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Article

Pierre Perrault

Pierre Perrault, OQ, film director, poet, writer (born 29 June 1927 in MontréalQC; died 23 June 1999 in Montréal). Pierre Perrault was one of Quebec’s most significant and celebrated artists. His collective work in radio, film, television and print explores the genesis and nature of French Canadian culture and identity. A pioneer of direct cinema, his elegiac 1963 documentary Pour la suite du monde, co-directed with Michel Brault, is a landmark in Canadian cinema. His writing received three Governor General’s Literary Awards: for poetry, theatre and non-fiction. An Officer of the Ordre national du Québec, Perrault received the Prix Ludger-Duvernay, Prix Albert-Tessier, Prix Victor-Barbeau, the Médaille des Arts et des Lettres from the Government of France, and the Médaille d’argent du Mouvement national des Québécois et Québécoises.

Article

Olive Dickason

Olive Patricia Dickason (née Williamson), CM, Métis journalist, historian, university professor, author (born 6 March 1920 in Winnipeg, MB; died 12 March 2011 in Ottawa, ON). Dickason was the first scholar in Canada to receive a PhD in Indigenous history. Her ground-breaking research and books about Indigenous and Métis history and culture transformed how Canadians perceive the origin of their country and Indigenous peoples. Dickason’s work inspired a new generation of scholars, helping to launch Indigenous studies as an area of scholarly research. She received an Order of Canada in recognition of her achievements.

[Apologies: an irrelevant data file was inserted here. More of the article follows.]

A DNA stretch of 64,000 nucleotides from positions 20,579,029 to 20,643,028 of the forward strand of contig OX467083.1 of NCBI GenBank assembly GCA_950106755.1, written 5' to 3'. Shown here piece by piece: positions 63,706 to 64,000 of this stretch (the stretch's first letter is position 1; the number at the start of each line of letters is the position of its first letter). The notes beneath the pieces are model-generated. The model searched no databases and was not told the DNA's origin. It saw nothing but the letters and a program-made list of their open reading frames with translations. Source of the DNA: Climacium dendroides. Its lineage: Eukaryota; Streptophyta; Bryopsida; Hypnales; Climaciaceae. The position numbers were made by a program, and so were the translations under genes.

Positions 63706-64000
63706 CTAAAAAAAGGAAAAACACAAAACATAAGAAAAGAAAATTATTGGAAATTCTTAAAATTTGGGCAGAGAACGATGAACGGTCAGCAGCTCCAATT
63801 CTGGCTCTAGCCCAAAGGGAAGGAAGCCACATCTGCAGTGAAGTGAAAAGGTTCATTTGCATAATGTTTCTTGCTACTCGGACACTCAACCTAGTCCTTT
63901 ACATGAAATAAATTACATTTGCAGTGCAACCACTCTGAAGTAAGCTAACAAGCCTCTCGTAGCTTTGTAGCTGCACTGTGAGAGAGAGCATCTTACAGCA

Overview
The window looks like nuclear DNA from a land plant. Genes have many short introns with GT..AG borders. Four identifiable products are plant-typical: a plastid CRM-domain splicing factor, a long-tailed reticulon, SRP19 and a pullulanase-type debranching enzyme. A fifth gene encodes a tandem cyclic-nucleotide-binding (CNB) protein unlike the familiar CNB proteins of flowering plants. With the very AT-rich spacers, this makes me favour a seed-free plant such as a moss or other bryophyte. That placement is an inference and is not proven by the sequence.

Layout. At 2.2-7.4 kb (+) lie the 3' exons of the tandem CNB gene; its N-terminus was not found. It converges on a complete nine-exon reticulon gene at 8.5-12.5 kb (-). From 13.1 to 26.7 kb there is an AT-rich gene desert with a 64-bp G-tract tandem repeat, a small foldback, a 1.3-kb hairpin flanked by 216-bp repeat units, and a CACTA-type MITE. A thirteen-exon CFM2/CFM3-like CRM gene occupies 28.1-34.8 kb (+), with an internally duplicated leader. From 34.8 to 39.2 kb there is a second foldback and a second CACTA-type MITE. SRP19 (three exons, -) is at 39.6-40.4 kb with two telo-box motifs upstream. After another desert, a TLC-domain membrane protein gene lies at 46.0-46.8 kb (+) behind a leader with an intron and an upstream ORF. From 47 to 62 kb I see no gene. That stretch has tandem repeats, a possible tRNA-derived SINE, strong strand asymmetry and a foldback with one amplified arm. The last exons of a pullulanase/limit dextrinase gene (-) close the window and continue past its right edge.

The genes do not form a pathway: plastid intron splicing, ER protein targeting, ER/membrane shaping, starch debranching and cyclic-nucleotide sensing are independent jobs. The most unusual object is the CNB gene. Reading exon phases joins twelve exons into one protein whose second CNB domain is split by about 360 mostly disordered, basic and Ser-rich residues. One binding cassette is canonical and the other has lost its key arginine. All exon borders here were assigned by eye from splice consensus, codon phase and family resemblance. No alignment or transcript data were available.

Article

Barbara Cass-Beggs

Barbara Cass-Beggs (b Cass, m Beggs). Teacher, folksong collector, singer, b Nottingham, England, 10 Nov 1904, d Ottawa 13 Sep 1990; ARCM 1927, LRAM 1928. She studied voice, piano, pedagogy, and composition at the RCM, where her teachers were Basil Allchin, Percy Buck, C.C.

Article

Pitikwahanapiwiyin (Poundmaker)

Pitikwahanapiwiyin (Poundmaker), Cree chief (born circa 1842 in central SK; died 4 July 1886 in Blackfoot Crossing, AB). Remembered as a great leader, Pitikwahanapiwiyin strove to protect the interests of his people during the negotiation of Treaty 6. Considered a peacemaker, he did not take up arms in the North-West Resistance. However, a young and militant faction of his band did participate in the conflict, resulting in Pitikwahanapiwiyin’s arrest and imprisonment for treason. His legacy as a peacemaker lives on among many Cree peoples, including the Poundmaker Cree Nation in Saskatchewan.